Design, materialities and popular demands for urban mobility
CONFIRM YOUR PARTICIPATION
Every day, since the moment we get up until we go back to sleep, we interact with hundreds of material artefacts. Brushes, spoons, sidewalks, screens, buses and many other stuff that participate in our everyday construction as human and social beings. In this process, things (and people) can also be tensioned, adapted and transformed to fit in different interests, desires and/or needs. From this understanding of the people and things, technology and society relations I have researched some artefacts that constitute and are constituted by the urban everyday: the public transport stuff. Specifically, I sought to understand, from the intersections between Science and Technology Studies and Material Culture Studies, the public transport system in Curitiba, a city in the south of Brazil, between 1991 y 2011. This city, with a population of 1.9 million, was the first to implement the Bus Rapid Transit (BRT) system in 1974. Locally, Curitiba is famous for its tubular shaped bus stops with fast boarding that were inaugurated in 1991. As an alternative to the Curitiba’s mainstream designs and designers, generally represented as unrelated to the everyday mobilities and immobilities, I adopted the technologies-in-use historical perspective, with the focus on the popular demands related to the public transport. This point of view allowed to recognise some aspects that were disregarded in the official narratives and even by the Curitiba’s municipality. Among them, the users’ and social movements’ understandings about the urban transport demands, problems and solutions and the possibilities for redesigning the city and its artefacts to generate broader and more democratic mobilities.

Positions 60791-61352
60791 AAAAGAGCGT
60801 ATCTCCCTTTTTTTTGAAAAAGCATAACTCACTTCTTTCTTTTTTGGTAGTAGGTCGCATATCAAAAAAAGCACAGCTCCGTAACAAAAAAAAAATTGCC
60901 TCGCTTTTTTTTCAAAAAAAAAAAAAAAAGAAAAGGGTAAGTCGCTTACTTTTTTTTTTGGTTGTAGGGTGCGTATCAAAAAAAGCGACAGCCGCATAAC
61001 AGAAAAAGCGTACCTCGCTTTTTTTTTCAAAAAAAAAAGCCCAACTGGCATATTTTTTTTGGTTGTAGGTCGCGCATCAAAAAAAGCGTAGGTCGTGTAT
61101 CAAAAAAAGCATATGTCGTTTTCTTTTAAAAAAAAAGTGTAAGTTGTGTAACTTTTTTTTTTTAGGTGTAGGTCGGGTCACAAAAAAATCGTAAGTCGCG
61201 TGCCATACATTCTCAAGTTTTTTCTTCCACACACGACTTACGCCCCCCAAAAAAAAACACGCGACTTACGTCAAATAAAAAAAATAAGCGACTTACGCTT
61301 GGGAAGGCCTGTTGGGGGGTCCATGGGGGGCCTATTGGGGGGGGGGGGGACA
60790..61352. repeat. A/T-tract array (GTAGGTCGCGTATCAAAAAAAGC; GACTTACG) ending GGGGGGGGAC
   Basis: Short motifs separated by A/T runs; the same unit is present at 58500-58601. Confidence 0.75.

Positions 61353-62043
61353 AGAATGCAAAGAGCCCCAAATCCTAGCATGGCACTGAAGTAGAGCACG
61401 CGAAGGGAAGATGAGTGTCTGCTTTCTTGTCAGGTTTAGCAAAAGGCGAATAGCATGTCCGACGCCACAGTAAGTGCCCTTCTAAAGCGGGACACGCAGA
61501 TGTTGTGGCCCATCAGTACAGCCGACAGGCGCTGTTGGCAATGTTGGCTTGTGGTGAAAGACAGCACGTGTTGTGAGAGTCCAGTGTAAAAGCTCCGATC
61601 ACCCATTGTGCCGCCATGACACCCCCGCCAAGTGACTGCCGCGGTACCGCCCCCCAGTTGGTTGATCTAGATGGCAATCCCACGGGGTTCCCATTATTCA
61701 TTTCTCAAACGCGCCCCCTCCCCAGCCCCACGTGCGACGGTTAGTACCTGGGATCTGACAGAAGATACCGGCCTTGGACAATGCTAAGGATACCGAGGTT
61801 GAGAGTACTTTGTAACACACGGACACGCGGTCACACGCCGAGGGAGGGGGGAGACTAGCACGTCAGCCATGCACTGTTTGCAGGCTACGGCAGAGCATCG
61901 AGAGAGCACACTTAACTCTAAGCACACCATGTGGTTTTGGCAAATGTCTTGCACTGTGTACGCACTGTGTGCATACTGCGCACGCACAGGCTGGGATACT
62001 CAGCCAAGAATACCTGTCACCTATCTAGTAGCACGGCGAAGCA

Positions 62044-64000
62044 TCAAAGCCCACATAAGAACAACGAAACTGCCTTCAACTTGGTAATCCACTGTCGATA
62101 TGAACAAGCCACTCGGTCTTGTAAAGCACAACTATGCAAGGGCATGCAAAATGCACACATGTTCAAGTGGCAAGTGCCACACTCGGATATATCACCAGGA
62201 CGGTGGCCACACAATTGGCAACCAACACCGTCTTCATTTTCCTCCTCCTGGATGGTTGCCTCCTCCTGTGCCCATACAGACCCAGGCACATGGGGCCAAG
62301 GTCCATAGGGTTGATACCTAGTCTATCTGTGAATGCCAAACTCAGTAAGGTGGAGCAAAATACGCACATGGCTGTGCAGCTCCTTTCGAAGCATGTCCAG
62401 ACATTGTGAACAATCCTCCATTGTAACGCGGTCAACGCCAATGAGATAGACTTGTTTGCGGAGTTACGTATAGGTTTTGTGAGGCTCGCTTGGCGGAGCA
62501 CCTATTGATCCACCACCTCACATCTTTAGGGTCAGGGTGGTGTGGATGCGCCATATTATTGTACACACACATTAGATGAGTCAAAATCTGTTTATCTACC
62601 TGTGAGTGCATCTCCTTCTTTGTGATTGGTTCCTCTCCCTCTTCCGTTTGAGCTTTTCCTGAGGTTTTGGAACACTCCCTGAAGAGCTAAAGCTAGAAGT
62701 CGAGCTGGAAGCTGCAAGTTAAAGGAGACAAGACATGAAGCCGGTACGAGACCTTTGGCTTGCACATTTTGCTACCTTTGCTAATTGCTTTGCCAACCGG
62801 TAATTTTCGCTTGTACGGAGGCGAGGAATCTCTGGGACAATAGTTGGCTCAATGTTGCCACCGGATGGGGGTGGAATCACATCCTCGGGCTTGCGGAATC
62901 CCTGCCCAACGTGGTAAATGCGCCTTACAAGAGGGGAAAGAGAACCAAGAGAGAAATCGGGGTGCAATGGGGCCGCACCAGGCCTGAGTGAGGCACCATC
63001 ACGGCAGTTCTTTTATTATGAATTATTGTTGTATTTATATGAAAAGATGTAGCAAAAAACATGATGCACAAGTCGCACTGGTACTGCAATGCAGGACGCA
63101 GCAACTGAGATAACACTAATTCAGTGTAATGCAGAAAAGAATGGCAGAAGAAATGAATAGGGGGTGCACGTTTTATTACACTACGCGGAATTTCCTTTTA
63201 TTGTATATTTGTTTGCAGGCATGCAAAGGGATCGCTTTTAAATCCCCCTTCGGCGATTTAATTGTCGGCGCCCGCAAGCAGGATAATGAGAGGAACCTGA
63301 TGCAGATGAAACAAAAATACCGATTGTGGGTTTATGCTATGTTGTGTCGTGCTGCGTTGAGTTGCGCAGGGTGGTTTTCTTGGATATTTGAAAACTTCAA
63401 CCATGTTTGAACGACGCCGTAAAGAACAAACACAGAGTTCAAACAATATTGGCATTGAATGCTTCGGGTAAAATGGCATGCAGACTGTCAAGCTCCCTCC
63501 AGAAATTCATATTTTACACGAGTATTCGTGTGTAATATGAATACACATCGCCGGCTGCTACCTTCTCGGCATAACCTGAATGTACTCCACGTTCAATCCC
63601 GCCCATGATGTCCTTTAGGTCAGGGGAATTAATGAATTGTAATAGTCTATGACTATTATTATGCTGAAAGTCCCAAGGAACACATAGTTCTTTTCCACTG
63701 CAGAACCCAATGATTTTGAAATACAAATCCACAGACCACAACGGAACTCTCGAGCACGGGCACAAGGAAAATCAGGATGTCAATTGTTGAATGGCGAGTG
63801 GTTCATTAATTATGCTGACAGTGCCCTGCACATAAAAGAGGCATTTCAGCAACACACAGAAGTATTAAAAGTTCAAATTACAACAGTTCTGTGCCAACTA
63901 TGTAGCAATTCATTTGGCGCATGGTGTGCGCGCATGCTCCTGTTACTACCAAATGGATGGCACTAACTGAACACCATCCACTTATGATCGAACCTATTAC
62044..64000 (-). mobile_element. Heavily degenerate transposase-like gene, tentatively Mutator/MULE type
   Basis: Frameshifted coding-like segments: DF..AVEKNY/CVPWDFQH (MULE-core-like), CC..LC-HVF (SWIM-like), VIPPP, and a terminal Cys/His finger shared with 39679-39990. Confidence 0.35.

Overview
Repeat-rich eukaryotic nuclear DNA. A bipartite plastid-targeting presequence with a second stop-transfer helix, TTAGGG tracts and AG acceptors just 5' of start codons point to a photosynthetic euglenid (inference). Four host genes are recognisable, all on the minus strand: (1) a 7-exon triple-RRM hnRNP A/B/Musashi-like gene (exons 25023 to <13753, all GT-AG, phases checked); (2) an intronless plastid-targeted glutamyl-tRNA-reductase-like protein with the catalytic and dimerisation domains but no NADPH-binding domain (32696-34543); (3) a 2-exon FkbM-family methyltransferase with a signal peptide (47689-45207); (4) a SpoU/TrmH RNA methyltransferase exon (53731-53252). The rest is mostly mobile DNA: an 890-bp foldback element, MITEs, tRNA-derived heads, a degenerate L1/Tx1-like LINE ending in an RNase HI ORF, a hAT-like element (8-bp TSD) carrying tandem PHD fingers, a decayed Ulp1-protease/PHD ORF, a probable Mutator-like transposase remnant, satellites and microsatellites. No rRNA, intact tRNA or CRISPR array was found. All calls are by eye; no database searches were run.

Suelen Christine Caviquiolo was born in Curitiba (Brazil) and now is based in Barcelona (Spain). In June 2017, she finished a PhD in Technology and Society by UTFPR (Brazil), a research project about the uses of urban public transport that included an exchange at Universidade Nova de Lisboa (Portugal). She also worked as a professor in the UTFPR’s Industrial Design Department teaching and planning the subjects of History of Art, History of Design and Design, Culture & Society. Her research interests are the social and cultural dimensions of design and technology, mainly the materialities and visualities involved in the everyday use of technological artefacts.
Sala Tony Bates del edificio UOC
Av. Tibidabo, 39-43
Universitat Oberta de Catalunya, Grupo de investigación CareNet del IN3